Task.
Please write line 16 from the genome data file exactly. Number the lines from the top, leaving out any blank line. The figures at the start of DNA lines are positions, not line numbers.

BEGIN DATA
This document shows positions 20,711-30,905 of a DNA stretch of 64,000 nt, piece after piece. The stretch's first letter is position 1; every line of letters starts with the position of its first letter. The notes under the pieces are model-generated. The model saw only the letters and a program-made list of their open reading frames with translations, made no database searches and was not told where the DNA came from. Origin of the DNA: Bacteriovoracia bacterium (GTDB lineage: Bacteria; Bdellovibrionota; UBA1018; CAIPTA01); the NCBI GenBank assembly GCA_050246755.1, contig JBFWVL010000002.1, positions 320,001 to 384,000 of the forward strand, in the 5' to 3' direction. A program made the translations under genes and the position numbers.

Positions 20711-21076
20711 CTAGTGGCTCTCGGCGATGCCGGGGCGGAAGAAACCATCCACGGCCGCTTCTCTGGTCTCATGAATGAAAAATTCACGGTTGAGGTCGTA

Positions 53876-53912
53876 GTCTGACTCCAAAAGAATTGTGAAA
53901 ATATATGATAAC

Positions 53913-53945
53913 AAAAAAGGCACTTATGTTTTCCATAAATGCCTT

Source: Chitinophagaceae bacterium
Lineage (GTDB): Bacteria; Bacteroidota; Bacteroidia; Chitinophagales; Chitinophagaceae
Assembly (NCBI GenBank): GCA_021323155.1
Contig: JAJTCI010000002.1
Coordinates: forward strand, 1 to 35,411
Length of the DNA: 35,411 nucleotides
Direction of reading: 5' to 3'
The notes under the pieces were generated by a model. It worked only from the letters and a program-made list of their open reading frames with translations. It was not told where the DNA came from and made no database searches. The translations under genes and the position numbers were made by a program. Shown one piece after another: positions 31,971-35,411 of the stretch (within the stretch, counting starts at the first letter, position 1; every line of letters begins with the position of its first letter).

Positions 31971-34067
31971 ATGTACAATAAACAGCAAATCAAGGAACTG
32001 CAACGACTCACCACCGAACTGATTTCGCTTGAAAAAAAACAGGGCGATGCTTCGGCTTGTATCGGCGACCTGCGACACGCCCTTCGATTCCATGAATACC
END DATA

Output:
The notes under the pieces were generated by a model. It worked only from the letters and a program-made list of their open reading frames with translations. It was not told where the DNA came from and made no database searches. The translations under genes and the position numbers were made by a program. Shown one piece after another: positions 31,971-35,411 of the stretch (within the stretch, counting starts at the first letter, position 1; every line of letters begins with the position of its first letter).